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Emissions Don’t Raise NZ Temperatures

The New Zealand
Climate Science Coalition


Emissions Don’t Raise NZ Temperatures

No correlation here between CO2 and climate

New Zealand temperatures were flat during the 20th century and have been declining during the 21st century.

This claim is made in two papers released today by the New Zealand Climate Science Coalition.

For almost 20 years, successive New Zealand Governments have been officially advised that domestic temperatures had risen sharply over the past 100 years, reflecting increases in atmospheric concentrations of carbon dioxide” said Barry Brill, chairman of the Coalition. “We now show that this advice was plainly wrong.”

NIWA’s advice to the Government (based on reports of the UN Intergovernmental Panel on Climate Change – IPCC) is that the 20th century global warming trend of 0.7°C exceeds the bounds of ‘natural variability’ and that most of the excess is probably caused by the increase in human-caused emissions of CO2 and other greenhouse gases.

Since about 1750, the atmospheric concentration of CO2 has increased from 280ppm to almost 400ppm, with almost half of this increase occurring in the last 30 years.

The New Zealand climate data offers no support at all for the claim that CO2 causes warming:

• There has been no acceleration in warming trends during the past 60 years, despite increasing global GHGs.

• The 5-station 30-year trends show a substantial deceleration between the peak period in 1949-78 and 1979-2008.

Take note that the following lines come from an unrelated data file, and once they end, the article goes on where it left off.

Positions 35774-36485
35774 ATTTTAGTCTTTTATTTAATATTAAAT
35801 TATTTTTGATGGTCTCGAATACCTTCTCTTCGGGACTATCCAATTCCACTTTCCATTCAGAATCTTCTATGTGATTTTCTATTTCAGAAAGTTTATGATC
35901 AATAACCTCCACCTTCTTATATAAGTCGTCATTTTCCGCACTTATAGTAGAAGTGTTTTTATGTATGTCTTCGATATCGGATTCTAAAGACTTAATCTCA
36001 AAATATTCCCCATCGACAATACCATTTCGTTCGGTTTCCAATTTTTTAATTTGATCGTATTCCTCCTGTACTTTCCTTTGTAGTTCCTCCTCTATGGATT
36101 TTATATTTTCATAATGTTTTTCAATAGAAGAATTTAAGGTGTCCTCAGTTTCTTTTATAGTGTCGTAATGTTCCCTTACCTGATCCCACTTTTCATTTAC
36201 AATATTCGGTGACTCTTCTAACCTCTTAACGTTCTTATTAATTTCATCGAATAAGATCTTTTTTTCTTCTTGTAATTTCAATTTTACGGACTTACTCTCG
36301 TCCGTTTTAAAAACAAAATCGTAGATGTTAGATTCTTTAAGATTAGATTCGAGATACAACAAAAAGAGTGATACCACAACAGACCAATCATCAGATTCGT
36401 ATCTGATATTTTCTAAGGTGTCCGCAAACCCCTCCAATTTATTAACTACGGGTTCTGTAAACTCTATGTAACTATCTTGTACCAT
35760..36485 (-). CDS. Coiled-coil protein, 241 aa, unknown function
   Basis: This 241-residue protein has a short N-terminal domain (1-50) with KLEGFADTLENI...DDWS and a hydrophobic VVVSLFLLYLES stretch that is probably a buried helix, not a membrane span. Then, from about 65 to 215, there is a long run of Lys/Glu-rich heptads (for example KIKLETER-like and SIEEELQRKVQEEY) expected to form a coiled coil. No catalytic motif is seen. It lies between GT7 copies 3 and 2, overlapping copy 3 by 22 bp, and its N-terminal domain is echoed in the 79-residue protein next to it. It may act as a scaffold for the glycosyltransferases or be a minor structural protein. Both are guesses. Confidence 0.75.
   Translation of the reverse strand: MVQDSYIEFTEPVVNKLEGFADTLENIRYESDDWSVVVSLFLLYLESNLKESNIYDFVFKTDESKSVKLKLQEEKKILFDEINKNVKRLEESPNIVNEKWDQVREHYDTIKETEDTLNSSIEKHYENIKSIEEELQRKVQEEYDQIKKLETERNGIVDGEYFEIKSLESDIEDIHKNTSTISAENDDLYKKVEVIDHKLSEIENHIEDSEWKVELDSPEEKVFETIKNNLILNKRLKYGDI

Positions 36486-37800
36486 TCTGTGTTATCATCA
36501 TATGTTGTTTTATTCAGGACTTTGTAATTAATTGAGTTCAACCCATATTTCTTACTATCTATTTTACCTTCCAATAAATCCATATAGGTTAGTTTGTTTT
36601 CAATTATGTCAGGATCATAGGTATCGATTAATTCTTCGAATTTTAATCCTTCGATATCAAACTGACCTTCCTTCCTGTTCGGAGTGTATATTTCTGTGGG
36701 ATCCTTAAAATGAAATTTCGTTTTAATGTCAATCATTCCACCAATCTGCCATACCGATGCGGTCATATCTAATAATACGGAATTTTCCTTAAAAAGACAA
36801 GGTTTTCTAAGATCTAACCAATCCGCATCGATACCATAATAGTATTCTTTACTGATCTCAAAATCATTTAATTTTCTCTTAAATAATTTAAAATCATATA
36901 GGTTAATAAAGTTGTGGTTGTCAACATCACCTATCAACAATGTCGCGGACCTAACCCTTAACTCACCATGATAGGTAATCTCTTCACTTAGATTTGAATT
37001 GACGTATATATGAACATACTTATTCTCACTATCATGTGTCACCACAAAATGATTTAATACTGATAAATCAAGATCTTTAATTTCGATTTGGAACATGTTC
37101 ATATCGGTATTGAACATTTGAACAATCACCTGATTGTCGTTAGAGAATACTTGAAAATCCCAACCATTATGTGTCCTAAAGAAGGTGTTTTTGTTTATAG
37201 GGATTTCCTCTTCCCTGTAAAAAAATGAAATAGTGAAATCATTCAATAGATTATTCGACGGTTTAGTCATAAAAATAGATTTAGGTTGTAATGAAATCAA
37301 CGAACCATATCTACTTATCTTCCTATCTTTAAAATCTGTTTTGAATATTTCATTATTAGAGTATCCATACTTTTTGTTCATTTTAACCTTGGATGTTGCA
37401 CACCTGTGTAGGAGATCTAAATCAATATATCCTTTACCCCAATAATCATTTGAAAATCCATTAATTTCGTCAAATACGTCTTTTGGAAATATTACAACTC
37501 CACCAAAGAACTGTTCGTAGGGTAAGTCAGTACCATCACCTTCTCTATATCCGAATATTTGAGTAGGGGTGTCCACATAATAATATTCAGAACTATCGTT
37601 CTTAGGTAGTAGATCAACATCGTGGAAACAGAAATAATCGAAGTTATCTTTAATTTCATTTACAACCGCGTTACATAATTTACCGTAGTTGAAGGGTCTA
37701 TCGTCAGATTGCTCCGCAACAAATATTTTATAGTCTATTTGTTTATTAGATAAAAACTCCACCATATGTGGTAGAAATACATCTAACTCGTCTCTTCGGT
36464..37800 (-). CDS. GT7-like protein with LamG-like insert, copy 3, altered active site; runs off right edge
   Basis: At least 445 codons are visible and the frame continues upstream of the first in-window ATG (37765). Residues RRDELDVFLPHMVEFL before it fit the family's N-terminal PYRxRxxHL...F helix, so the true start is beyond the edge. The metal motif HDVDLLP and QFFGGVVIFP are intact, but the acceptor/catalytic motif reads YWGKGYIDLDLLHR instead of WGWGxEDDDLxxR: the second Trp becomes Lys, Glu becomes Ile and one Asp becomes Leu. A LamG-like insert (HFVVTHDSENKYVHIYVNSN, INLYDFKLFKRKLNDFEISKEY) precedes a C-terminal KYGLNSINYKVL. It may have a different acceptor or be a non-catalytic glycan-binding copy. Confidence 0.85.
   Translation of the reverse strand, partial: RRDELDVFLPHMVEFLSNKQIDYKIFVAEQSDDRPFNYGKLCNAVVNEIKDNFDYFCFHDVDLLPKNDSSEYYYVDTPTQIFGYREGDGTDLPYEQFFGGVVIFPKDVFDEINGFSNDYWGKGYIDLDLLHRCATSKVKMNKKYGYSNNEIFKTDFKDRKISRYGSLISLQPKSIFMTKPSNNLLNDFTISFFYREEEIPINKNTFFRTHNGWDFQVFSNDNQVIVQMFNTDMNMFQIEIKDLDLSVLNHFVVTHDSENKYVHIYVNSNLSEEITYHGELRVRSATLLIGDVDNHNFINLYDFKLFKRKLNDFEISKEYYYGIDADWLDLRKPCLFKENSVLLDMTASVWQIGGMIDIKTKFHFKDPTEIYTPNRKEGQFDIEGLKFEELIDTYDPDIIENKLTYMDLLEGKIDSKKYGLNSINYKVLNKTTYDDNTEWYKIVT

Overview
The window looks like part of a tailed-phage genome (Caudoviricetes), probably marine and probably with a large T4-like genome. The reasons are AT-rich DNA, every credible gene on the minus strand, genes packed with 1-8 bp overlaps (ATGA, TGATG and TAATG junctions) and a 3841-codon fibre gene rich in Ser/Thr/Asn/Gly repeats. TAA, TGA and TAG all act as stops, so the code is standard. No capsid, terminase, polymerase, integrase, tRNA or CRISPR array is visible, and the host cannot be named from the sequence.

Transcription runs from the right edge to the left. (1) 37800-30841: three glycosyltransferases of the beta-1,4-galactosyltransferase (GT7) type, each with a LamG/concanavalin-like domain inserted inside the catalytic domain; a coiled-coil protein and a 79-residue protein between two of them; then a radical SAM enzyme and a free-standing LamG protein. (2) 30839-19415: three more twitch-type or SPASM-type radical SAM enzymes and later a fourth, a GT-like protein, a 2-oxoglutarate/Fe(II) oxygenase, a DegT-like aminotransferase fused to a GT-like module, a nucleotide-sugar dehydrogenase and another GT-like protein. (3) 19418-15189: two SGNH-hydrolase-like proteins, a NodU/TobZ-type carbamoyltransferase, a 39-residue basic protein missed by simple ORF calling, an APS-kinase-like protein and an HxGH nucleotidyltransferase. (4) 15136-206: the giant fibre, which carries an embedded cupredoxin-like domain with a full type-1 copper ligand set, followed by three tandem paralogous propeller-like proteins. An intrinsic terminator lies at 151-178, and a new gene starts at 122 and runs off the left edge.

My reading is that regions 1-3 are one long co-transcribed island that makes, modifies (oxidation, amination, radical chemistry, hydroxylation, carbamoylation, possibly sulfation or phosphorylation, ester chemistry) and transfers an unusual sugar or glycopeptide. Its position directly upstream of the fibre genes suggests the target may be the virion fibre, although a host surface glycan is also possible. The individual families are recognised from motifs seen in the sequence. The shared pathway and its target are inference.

• The 0.2°C/decade trend predicted by IPCC climate models has not occurred, either globally or in New Zealand.

• Decades with the most New Zealand warming are (1) 1930s (2) 1950s, while the greatest cooling occurred in (1) 1940s, (2) 1970s and (3) 2000s.

NIWA has relied upon 2000-10 being “the warmest decade on record”. But climate change concerns relate to temperature changes (ie warming), not to absolute temperature levels (ie warmth).
Table 5 shows New Zealand’s historical average temperatures since the instrumental record began, divided by decade. The first group is coloured according to mean warmth, with the warmest in red and the coolest in blue. The second group is coloured according to warming trend.
Note that there has been no really significant trend since the 1950s, and that there has been a cooling trend since the turn of the century.
All New Zealand temperature trends have been modest, short-lived and unpredictable. They change constantly in both sign and amplitude, displaying no discernible pattern. Clearly, they are not responding to any linear or progressive external forcing (See Table 5 from the NZCSC Report)

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